This past Sunday, my pastor Dr. Dennis Brunet, made a statement and encouraged us to write it down. Speaking on Jesus’ words in John 8:11 he said, “The voice of Jesus is the voice of hope.” I not only wrote it down, but I also decided to write a devotional about it. It has been a while since I’ve written one, and this is an excellent topic.
In a world that today can seem hopeless, knowing Jesus does not condemn us is a beacon of hope. Our sin condemns us, to clear up any confusion. There are some universalist teaching out there that says we’re all going to heaven because Jesus died for us.
Jesus didn’t just die for us, He paid the penalty for us. Jesus was the propitiation for our sins. The Apostle John explains it in his first epistle:
“And He Himself is the propitiation for our sins, and not for ours only but also for the whole world.” (1 John 2:2)
If I were to take that verse out of context, I could come to the universalist conclusion that we are all going to heaven. However, there is the act of repentance and acceptance of the sinner to complete the transaction. We must repent of our sins, that is admit and turn away from our sins, and then accept Jesus Christ as our Lord and Savior.
In John 8, the scribes and Pharisees bring a woman caught in adultery to Jesus while He is teaching in the temple. John tells us they did this to “test” Jesus. They were trying to entrap Him. They also made sure that they did in the most public of places. Jesus tells them to cast the first stone if they are without sin. After all her accusers have left, Jesus has this conversation with the woman:
“When Jesus had raised Himself up and saw no one but the woman, He said to her, ‘Woman, where are those accusers of yours? Has no one condemned you?’ She said, ‘No one, Lord.’ And Jesus said to her, ‘Neither do I condemn you; go and sin no more.’” (John 8:10-11)
Again, taken out of context Jesus’ words could support the universalist teaching of total salvation, except for one word in the above passage. “Lord.”
The Greek word rendered lord is kyrios, and according to the Blue Letter Bible it denotes someone “to whom a person or thing belongs, about which he has power of deciding; master, lord. This title is given to: God, the Messiah.”
This woman belongs to Jesus. Whether she got saved while standing before Christ or had done so before and gave into fleshly lust and committed adultery after conversion, Scripture doesn’t say. What it does tell us is that this woman was a follower of Christ and because of that Jesus told her she is no longer condemned by her sins. However, the Lord told her to “sin no more.”
So where is this voice of hope in what Jesus has spoken? Good question! The voice of hope is found in Jesus’ compassion towards us. He paid the price for our sin out of love for us, knowing that the Heavenly Father is a just and righteous God. God cannot abide with sin, so Jesus had to paid the price for our sins.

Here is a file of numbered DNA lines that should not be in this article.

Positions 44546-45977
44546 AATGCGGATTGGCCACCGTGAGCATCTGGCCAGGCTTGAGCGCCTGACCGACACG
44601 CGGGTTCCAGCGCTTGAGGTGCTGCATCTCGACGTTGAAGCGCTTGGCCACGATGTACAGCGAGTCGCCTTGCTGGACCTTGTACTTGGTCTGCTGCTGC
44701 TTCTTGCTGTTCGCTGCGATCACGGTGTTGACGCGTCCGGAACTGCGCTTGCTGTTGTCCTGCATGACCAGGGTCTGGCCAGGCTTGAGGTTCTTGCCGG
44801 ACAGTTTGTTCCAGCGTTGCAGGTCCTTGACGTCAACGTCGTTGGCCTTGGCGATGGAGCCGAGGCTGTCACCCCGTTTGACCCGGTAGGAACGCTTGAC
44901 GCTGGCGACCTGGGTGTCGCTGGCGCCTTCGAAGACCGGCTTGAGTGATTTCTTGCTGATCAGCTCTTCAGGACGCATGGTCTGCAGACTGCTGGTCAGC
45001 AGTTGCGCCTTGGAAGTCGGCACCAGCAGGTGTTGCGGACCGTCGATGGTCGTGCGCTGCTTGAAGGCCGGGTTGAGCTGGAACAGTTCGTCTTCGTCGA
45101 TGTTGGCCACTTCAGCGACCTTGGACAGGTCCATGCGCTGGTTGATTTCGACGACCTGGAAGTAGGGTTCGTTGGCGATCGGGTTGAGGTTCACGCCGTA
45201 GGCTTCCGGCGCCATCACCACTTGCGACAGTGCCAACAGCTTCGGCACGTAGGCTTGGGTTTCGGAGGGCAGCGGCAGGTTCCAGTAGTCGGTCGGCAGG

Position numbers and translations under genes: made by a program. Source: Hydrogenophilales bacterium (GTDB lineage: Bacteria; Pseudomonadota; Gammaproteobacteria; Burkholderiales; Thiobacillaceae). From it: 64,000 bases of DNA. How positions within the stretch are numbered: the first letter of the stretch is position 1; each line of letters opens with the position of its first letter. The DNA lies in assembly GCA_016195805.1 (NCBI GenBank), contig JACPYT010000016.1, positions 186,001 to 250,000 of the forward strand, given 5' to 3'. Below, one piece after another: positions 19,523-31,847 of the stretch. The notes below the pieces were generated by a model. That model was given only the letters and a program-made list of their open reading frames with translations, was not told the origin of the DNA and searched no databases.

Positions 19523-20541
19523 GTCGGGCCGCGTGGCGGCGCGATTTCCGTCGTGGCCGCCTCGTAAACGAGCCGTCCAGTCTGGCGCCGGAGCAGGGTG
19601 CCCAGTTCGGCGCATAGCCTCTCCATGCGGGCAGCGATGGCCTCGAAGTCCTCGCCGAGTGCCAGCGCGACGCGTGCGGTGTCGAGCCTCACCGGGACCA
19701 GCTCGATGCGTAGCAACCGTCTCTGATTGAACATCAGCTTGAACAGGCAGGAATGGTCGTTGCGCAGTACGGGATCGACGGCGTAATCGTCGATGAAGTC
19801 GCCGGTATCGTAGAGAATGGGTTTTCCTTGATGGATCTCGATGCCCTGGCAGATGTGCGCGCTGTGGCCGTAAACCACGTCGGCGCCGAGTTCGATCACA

The greatest condemnation a human lives with is his or her own memories. Our conscience sears our souls and Satan tries to convince us that there is no remedy for avoiding hell. Satan hates the blood of Christ because he knows therein lies the power of salvation, resurrection, and liberty.
To hear Jesus’ voice tell you and me that our sins are forgiven and we are no longer under condemnation is the voice of hope. Our salvation brings not only hope, but also expectation, which is why Jesus told the woman to “sin no more.” The Apostle Paul explains:
“There is therefore now no condemnation to those who are in Christ Jesus, who do not walk according to the flesh, but according to the Spirit. For the law of the Spirit of life in Christ Jesus has made me free from the law of sin and death. For what the law could not do in that it was weak through the flesh, God did by sending His own Son in the likeness of sinful flesh, on account of sin: He condemned sin in the flesh, that the righteous requirement of the law might be fulfilled in us who do not walk according to the flesh but according to the Spirit.” (Romans 8:1-4)
Even as a Christian, my trying to live a sinless life is a hopeless endeavor. My flesh is stronger than my will. Nevertheless, the Holy Spirit living inside of me is able to strengthen my will to overcome my flesh. It allows me to “go and sin no more.”
Have you heard the voice of Jesus? Has He told you that He does not condemn you for your sins? Have you come to the point of understanding your need for Jesus to be your Lord and Savior? Have you accepted His free will offer of salvation through His sacrificial act on the cross? If you haven’t, won’t you do so right now?
Have you heard the voice of hope?
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Copyright © 2018 David Jeffers